It certainly doesn’t look like I’m going to need anyone helping in the near future, mind you – nor am I drowning in support requests.

Sustainable Software

Ignoring the time I spend writing code for Flying Sphinx (as that’s covered by the previous section), pretty much every other piece of software involved with the service is open source. Front and centre among these is Sphinx itself.

I certainly don’t expect to be paid for my own open source contributions, but it certainly helps when there’s some funds trickling in to help motivate dealing with support questions, fixing bugs and adding features. It can also provide a stronger base to build a community as well.

With this in mind, I’m considering setting aside a percentage of any profit for Sphinx development – as any improvements to that help make Flying Sphinx a stronger offering.

(I could also cover my time spent on Thinking Sphinx either with a percentage cut – either way it would end up in my pocket though.)

Sustainable Hardware

This is where things get a little trickier – we’re not just dealing with bits and electrons, but also silicon and metals. The human race is pretty bad at weaning itself off of limited (as opposed to renewable) resources, and the hardware industry certainly is going to hit some limits in the future as certain metals become harder to source.

Of course, the servers use a lot of energy, so one thing I will be doing is offsetting the carbon. I’ve not yet figured out the best service to do this, but will start by looking at Brighter Planet.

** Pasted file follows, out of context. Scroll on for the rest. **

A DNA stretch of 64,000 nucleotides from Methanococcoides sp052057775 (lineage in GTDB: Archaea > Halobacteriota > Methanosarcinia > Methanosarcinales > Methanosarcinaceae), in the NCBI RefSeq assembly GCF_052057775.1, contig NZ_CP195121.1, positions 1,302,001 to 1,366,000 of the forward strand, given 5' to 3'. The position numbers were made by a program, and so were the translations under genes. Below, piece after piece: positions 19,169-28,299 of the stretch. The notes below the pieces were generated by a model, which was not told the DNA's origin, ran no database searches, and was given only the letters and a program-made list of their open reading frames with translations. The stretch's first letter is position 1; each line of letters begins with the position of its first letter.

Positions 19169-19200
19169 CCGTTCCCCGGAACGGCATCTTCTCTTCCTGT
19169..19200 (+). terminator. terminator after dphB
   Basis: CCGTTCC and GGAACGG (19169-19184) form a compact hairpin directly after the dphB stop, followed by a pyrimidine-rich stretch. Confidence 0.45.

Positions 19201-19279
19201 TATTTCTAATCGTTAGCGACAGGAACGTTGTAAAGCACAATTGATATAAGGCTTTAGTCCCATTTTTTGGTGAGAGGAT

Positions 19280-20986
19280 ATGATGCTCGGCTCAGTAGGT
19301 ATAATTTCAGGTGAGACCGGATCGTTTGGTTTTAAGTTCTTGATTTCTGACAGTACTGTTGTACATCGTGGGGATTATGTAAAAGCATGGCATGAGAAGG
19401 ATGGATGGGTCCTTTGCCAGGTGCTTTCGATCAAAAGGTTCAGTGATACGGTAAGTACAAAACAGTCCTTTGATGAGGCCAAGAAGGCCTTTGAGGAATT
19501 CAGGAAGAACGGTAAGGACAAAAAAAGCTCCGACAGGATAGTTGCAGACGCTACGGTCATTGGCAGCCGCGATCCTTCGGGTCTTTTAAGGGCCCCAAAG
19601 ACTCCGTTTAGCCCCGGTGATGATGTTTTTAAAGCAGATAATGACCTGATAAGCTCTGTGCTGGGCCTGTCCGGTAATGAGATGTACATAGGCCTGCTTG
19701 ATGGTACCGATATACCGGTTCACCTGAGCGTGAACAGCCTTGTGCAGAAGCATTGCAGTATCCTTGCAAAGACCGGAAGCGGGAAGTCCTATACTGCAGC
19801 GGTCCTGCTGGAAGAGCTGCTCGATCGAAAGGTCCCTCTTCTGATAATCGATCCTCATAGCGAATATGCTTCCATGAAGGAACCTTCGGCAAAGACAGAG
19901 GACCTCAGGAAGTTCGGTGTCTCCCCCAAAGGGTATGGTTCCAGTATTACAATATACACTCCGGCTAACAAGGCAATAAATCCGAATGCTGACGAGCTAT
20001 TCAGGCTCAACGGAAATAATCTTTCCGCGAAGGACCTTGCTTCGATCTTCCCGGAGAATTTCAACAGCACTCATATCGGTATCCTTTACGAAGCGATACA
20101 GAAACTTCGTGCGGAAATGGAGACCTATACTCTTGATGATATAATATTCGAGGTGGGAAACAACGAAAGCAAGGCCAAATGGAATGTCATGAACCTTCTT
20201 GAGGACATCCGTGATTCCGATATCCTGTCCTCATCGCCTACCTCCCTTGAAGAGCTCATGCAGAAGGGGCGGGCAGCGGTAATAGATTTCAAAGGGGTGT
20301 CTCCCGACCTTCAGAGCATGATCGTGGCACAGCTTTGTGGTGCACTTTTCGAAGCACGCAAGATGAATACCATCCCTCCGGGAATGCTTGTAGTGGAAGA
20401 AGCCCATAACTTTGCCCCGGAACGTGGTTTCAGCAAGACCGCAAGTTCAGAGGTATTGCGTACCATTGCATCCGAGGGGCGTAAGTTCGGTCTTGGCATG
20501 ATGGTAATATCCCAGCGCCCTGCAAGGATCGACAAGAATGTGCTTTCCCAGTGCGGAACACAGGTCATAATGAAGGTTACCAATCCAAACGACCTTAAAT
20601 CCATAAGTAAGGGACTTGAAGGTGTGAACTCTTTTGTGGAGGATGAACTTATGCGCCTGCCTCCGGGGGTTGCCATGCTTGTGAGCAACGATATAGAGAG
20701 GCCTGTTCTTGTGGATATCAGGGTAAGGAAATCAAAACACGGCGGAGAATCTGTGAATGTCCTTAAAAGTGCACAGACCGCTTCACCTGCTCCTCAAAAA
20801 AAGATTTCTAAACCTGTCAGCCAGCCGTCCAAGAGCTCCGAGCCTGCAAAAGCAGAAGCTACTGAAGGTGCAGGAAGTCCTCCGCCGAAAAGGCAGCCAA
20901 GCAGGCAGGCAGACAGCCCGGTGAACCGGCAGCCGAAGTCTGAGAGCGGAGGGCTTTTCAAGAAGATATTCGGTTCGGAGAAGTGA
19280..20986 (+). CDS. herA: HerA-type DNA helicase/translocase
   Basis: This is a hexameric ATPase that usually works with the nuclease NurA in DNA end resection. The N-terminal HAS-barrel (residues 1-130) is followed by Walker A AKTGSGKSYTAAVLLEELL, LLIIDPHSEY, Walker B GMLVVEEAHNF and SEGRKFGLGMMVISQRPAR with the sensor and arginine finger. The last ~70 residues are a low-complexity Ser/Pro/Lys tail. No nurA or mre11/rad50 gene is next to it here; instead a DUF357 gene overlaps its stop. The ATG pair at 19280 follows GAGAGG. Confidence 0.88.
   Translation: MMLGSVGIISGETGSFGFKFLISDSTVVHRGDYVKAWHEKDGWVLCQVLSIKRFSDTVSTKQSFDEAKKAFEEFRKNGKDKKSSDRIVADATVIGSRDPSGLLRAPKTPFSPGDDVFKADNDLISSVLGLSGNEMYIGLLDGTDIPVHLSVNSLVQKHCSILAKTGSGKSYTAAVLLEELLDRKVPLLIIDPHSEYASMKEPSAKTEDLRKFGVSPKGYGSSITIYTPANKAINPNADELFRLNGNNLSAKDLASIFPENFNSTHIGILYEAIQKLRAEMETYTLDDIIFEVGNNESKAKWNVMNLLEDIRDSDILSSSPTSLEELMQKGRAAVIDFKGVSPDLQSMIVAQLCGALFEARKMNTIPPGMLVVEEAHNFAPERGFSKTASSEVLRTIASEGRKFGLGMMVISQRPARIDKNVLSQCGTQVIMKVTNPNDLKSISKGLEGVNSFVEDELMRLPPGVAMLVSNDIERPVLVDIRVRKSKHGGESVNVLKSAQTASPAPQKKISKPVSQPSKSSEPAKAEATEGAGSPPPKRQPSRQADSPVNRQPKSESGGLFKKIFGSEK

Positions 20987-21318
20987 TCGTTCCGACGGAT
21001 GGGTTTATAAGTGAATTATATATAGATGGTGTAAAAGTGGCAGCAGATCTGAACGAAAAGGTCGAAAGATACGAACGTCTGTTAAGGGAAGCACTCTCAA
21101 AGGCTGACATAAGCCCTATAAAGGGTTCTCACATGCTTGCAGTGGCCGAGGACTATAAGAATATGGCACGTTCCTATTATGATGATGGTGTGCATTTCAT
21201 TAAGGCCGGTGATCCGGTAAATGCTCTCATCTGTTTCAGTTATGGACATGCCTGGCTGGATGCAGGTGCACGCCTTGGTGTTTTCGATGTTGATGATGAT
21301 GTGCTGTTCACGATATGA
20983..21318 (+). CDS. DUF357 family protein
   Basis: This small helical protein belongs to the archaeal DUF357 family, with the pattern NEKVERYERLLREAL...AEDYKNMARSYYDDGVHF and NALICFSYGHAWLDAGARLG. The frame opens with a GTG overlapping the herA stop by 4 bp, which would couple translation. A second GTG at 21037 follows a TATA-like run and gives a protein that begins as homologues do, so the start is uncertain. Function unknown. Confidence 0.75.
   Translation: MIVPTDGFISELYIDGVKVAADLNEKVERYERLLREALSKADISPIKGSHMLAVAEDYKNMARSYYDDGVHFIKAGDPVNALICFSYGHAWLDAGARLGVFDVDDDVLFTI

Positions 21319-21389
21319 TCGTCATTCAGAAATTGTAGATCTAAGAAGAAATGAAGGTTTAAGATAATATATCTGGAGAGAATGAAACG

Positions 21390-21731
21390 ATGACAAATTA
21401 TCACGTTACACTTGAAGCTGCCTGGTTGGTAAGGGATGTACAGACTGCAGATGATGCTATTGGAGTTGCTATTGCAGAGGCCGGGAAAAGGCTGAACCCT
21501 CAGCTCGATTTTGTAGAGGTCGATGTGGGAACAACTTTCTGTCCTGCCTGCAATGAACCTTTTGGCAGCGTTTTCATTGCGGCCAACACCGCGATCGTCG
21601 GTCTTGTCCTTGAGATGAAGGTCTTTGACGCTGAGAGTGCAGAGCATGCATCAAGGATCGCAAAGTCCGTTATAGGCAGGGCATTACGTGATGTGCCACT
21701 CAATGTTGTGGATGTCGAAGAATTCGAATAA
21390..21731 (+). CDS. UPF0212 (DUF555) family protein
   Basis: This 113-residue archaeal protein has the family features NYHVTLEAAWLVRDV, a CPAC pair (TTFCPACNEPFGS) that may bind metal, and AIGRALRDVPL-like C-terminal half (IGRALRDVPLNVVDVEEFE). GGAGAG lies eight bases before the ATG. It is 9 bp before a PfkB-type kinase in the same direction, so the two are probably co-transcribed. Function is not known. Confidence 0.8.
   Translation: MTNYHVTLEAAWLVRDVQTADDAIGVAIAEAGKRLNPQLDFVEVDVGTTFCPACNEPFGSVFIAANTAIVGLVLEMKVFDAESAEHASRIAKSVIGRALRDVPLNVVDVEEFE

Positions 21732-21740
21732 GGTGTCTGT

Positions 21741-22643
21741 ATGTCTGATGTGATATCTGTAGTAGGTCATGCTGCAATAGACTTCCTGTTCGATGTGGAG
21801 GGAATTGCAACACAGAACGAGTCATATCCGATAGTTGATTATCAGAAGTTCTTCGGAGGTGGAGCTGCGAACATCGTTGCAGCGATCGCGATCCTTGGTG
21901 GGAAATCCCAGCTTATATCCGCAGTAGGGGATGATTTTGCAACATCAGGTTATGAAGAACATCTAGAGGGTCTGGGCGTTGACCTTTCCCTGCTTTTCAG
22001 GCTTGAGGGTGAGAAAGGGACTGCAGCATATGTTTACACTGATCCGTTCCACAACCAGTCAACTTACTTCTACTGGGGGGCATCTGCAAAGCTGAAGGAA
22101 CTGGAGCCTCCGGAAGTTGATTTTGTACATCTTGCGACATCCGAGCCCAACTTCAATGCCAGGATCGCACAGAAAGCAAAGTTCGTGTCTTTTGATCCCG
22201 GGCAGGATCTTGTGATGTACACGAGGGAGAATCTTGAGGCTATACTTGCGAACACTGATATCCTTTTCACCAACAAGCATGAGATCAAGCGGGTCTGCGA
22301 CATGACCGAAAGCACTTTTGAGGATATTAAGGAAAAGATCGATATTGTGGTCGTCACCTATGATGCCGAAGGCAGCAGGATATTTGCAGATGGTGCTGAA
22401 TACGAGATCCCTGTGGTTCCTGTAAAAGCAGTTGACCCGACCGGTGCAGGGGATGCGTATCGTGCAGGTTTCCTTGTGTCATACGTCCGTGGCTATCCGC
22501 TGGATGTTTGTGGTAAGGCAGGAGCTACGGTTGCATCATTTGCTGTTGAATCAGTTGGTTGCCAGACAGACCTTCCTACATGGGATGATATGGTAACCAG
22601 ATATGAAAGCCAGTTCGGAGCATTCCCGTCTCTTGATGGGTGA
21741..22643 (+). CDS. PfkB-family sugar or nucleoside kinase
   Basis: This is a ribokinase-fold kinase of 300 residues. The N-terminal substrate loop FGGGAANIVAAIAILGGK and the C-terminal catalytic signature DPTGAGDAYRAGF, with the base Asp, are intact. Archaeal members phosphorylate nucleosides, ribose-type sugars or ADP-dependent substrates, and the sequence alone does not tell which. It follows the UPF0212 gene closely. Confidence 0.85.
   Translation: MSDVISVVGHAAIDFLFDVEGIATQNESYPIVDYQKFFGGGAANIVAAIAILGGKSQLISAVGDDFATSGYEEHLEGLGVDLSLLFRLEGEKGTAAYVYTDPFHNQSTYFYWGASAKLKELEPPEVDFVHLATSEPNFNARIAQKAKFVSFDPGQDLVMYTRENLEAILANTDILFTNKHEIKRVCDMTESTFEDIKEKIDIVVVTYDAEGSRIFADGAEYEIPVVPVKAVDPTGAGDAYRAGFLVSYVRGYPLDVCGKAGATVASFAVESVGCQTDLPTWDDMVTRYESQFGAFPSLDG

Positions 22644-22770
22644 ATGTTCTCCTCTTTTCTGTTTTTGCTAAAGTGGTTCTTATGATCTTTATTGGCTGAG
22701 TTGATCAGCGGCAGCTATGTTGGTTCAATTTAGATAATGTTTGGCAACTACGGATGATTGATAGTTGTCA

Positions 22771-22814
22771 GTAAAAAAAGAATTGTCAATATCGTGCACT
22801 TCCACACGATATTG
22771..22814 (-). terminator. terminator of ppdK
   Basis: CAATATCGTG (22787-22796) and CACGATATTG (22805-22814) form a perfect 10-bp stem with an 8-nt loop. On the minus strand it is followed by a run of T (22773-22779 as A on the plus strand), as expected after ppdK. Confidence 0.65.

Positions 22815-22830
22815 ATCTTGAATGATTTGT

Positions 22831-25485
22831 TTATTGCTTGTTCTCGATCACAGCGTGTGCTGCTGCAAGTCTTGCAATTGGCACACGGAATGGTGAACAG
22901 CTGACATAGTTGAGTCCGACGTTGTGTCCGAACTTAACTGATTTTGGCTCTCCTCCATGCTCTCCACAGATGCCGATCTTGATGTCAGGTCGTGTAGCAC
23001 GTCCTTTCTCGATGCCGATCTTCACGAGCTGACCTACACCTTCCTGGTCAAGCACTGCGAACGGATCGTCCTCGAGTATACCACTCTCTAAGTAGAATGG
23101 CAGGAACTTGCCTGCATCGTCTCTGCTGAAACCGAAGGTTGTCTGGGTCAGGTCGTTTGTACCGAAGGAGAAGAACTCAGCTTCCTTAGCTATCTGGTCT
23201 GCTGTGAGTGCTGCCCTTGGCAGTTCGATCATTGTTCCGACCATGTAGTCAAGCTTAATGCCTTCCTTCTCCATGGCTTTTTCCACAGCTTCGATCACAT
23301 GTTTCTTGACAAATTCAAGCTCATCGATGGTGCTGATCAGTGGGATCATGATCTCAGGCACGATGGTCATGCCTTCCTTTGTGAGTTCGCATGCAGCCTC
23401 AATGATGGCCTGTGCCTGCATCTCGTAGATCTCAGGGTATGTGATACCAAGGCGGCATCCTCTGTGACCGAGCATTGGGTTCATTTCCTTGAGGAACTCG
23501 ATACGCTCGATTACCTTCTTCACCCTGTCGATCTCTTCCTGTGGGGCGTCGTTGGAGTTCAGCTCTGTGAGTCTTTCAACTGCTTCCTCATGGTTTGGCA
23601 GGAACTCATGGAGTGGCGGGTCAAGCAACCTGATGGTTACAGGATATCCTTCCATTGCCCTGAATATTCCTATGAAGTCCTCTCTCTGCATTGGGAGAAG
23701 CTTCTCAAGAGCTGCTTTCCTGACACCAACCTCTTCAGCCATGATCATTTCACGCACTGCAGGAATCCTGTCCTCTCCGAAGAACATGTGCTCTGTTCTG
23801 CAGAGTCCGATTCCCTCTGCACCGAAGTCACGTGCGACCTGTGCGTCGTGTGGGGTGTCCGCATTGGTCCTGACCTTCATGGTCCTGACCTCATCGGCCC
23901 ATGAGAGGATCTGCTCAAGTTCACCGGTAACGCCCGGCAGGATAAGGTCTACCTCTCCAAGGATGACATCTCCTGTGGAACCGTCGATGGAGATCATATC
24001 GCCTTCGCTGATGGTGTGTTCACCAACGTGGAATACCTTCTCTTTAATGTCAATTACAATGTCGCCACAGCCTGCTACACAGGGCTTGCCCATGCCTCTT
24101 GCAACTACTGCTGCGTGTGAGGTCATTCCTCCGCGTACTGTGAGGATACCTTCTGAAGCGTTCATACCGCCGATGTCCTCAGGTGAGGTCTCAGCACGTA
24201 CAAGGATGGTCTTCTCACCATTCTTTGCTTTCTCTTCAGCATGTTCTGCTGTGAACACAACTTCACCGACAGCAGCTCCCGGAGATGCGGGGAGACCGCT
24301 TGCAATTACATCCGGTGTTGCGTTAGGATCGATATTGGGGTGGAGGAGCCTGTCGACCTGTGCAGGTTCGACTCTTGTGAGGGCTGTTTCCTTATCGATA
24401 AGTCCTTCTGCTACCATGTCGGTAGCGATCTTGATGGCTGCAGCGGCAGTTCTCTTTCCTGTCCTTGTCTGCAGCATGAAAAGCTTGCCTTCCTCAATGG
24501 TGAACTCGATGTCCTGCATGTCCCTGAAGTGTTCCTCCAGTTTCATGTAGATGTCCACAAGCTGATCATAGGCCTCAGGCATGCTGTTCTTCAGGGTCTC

From a social perspective, there’s also questions about how those resources are sourced. We should be considering the working conditions of where the metals are mined (and by whom), the people who are soldering the logic boards, and those who place the finished products into racks in data centres.

As an example, let’s look at Amazon. Given the recent issues raised with the conditions for staff in their warehouses, I think it’s fair to seek clarification on the situation of their web service colleagues. And what if there were significant ethical issues for using AWS? What then for Flying Sphinx, which runs EC2 instances and is an add-on for Heroku, a business built entirely on top of Amazon’s offerings?

I could at least use servers elsewhere – but that means bandwidth between servers and Heroku apps starts to cost money – and we introduce a step of latency into the service. Neither of those things are ideal. Or I could just say that I don’t want to support Amazon at all, and shut down Flying Sphinx, remove all my Heroku apps, and find some other hosting service to use.

Am I getting a little too carried away? Perhaps, but this is all hypothetical anyway. I’m guessing Amazon’s techs are looked after decently (though I’d love some confirmation on this), and am hoping the situation improves for their warehouse staff as well.

I am still searching for answers for what truly sustainable hardware – and moreso, sustainable web services – financially, socially, environmentally, and technically. What’s your take? What have I forgotten?

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About Freelancing Gods

Freelancing Gods is written by , who works on the web as a web developer in Melbourne, Australia, specialising in Ruby on Rails.

In case you're wondering what the likely content here will be about (besides code), keep in mind that Pat is passionate about the internet, music, politics, comedy, bringing people together, and making a difference. And pancakes.

His ego isn't as bad as you may think. Honest.